Neighborhood Watch Group Battles 72nd Street Tour Bus Chaos
UPPER WEST SIDE — Residents on the Upper West Side fed up with the influx of summer tour buses that they say run rampant through their neighborhood have taken the job of enforcing traffic regulations into their own hands.
Members of the West 72nd Street Alliance have been spending their weekends patrolling the intersection of West 72nd Street and Central Park West, where buses drop off large groups of tourists from early morning until after dusk. The buses clog the intersection, spew fumes, double-park in the street, and send traffic and pedestrians into the street, according to locals.
Six members of the alliance try to combat the problem by walking the street, talking to bus drivers and trying to persuade them to park legally. They also call bus companies and report violations.
However alliance member Ray, who didn't want to give his last name for fear of antagonizing the police, said, "When push comes to shove [the buses] don’t have to do anything," because, as he conceded, the alliance is not the police.
He said they decided they had no other option than to get involved becuase because they don't see police taking the issue seriously.
"[The police] promised to be here on Saturday mornings, but we don’t see them anymore," said Ray. "They keep saying they patrol the area, but they’re not here."
The NYPD did not return requests for comment.
On weekends, Ray and five other members set out to combat the problem.
City Councilwoman Gale Brewer, who has made repeated inquiries with the police and the DOT to solve the problem, agreed.
"If there's a police officer there, it's better," said Brewer, who added that a carrot-and-stick approach that favored uisng the stick was needed.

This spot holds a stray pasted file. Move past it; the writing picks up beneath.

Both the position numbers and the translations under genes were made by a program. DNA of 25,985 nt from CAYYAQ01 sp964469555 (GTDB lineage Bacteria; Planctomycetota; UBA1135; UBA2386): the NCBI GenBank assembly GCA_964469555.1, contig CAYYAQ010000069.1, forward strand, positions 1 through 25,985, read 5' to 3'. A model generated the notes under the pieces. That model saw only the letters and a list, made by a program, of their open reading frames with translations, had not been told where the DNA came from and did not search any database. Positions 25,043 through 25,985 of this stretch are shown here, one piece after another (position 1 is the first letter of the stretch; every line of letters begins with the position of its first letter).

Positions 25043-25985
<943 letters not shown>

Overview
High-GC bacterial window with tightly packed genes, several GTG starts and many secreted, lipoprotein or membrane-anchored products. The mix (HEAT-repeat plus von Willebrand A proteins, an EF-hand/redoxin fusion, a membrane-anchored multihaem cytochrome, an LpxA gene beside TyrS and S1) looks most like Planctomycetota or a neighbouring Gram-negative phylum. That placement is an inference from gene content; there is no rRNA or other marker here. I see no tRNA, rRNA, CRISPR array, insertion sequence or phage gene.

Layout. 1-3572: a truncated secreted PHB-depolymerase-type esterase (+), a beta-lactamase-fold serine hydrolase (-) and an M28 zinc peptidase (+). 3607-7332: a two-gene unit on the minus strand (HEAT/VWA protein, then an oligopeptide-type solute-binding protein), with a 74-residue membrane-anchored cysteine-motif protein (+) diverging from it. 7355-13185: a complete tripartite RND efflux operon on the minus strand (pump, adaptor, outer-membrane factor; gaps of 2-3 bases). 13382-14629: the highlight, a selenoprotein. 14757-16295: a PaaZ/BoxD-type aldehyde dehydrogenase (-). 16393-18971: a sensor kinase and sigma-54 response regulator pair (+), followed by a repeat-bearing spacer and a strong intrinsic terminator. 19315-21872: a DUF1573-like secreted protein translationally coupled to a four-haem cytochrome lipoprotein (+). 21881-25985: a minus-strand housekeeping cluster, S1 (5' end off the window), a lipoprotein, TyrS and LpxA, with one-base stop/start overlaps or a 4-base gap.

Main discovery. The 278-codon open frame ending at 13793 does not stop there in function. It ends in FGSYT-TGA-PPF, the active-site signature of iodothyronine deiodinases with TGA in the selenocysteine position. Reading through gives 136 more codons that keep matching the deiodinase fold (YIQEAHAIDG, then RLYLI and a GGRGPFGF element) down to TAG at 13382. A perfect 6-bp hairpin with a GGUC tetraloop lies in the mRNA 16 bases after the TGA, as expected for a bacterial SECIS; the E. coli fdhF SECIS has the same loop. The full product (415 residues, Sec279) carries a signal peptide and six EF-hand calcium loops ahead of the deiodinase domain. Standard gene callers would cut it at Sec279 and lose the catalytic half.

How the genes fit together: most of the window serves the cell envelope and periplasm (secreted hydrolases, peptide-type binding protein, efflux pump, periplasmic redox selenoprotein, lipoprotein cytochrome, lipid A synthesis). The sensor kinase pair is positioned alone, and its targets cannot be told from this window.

On a recent Friday, with no police officers in sight to enforce parking regulations, and pre-weekend traffic worsening, local resident Paul Yourston weaved past awe-struck visitors and a forest of buses, taxis and cars as he walked his dog.
"[The buses] are always here," he complained. "And sometimes they block the interesection."
Miller, 32, who declined to give her last name, lives on West 72nd Street between Columbus and Central Park West, felt resigned to the buses.
"It would be better if they weren't here," she said, "but it's just the way it is."
The clogged intersection made it difficult for pedestrians to board the northbound M10 bus, for traffic to keep moving and for bikers to maneuver through the blocked bike lane.
If there are no parking spots along Central Park West, drivers such as Carlos, who works for the Skyliner Bus Company, double park while groups take a quick tour of Strawberry Fields.
"They told me to stop here for 20 minutes," he said. "I'm just following orders."
Skyliner Bus Company did not return a request for comment.
The complaints about double-parked buses are nothing new.
Under pressure from the community and from CIty Councilwoman Gale Brewer, Police Commissioner Raymond Kelly dispatched the Manhattan Police Task Force in 2009 to tackle buses found to be illegally double parked, blocking an entire lane of traffic or idling.
In July 2010, Police Commissioner Kelly wrote to Brewer's office that "over 200 tour buses have been relocated from the intersection, and 100 parking summonses have been issued, more than half of which have been for double parking in the first two weeks of June alone."
But according to the West 72nd Street Alliance, the task force was only deputized for weekend mornings, and haven't been spotted on the Upper West Side lately.
Brewer asked for the city to attend to the problem once again this spring. In May, Gerry Kelpin of the Department of Environmental Protection said he had generated an official complaint for an inspection to be conducted and that "we will continue to monitor this area."
DEP officials told DNAinfo.com New York that they were aware of the problem but had not received numerous complaints.
Brewer said she was happy the DEP was investigating, but concerned about their ability to monitor the problem.
"There aren't that many inspectors — there are so few of them in terms of enforcement," she said.